When pain continues with new wheelchair, it’s OK to ask for help

Despite successes with various therapies, it's time to bring in other experts

Emily Jones avatar

by Emily Jones |

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A man sits in his wheelchair with a laptop on his lap as he looks down at the computer.

As mentioned in previous articles, Michael, our patient who has spinal muscular atrophy, recently transitioned to a new power wheelchair. After this transition, Michael has experienced increased right hip and tailbone pain off and on with numbness down his right leg.

We have performed many activities with reduced pain in the tailbone as well as reduced symptoms down the leg, such as coccyx mobilizations, dry needling around the coccyx, and stretching of the lower extremities.

These activities would reduce the pain significantly from a few days to a week, although the pain continued to return. This pain was due to receiving a new cushion in his chair since the the old cushion was worn out and no longer being made. We discussed giving the new cushion a chance to form to his hips as he has severe scoliosis, although after two months, Michael’s pain and discomfort has become more intense.

He decided to reach out to his wheelchair company and inquire about options for his cushion. They have agreed to meet with me at our clinic while Michael is here to look at his cushion and discuss what may best benefit Michael and improve his comfort.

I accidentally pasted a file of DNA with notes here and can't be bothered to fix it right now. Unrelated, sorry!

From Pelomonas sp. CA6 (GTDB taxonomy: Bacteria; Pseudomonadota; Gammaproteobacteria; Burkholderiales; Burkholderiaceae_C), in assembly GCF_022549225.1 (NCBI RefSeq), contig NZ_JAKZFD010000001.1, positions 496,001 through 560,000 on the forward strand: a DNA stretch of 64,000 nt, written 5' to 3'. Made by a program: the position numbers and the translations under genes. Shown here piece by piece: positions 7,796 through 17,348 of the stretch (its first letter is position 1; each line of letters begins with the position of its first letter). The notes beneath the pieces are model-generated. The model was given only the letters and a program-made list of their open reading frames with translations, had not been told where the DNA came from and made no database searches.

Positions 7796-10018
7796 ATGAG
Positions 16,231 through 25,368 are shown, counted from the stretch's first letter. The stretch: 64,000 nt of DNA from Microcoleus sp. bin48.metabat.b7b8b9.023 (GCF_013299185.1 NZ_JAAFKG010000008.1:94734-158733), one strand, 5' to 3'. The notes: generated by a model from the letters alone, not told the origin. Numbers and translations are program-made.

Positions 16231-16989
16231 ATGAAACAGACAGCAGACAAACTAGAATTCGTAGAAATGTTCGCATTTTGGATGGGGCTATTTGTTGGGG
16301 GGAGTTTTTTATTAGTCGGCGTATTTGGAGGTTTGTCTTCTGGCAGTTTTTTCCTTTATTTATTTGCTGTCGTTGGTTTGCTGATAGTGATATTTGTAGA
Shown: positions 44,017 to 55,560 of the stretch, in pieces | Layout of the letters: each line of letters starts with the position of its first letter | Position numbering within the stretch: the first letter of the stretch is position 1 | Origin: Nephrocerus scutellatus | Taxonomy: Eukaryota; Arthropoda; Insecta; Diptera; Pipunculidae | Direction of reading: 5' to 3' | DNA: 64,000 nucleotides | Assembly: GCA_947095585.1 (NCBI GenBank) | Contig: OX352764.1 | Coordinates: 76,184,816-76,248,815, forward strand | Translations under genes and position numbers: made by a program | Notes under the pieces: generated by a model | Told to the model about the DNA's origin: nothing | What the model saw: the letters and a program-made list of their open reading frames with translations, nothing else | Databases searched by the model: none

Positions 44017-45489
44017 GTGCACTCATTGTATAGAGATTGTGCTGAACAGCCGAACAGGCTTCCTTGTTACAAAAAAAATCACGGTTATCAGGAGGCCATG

It is beneficial to have reach out to other resources when you are having difficulty with a topic you are not well versed in or you are unable to solve yourself. I don’t specialize in wheelchair fittings, nor do I have the tools or resources to provide the best cushion or customize the one he is currently using. Because of my lack of knowledge in this field, I am grateful to have someone else come into our treatment and work as a team to ensure Michael is getting the best care possible.

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During this session, there will be measurements taken from tailbone down to his cushion to see where there is increased pressure. After that, there will be discussions of either cutting away some of the seat cushion to allow for reduced pressure on the tailbone or replacing the cushion altogether.

Once the decision is made, we will stay in touch with the representative so we can ensure Michael is comfortable for the long term. We will continue to monitor how his symptoms change, positive or negative, and what changes may be made with his alignment.

Ideally, Michael will notice immediate relief and be able to sit more comfortably for extended amounts of time. He may notice some soreness due to the change in the cushion but should overall experience reduced pain in his right hip and tailbone.

We also have discussed how to improve his work settings at home including possibly connecting his wheelchair joystick to his computer mouse. This would allow Michael to keep his hand on his joystick throughout the day and be able to move around the house and tilt his chair back into different positions to offload his tailbone for extended amounts of time independently. Both activities will attempt to further Michael’s independence and comfort throughout his daily activities.

Patient perspective

I can tell you from experience that sitting comfortably in your wheelchair for long periods of time is considered less of a luxury and more a necessity for those of us who are not able to walk. Now, with the onset of severe hip and tailbone problems, I’m finding that what used to be an occasional ache is turning into a life-changing experience.

My physical therapist Emily and I will be meeting March 26 with someone who is certified in seating for those who use wheelchairs. I’ve worked with this person in the past, and I’m hopeful that he’ll be able to give us some good ideas about different seating positions I can utilize throughout my day.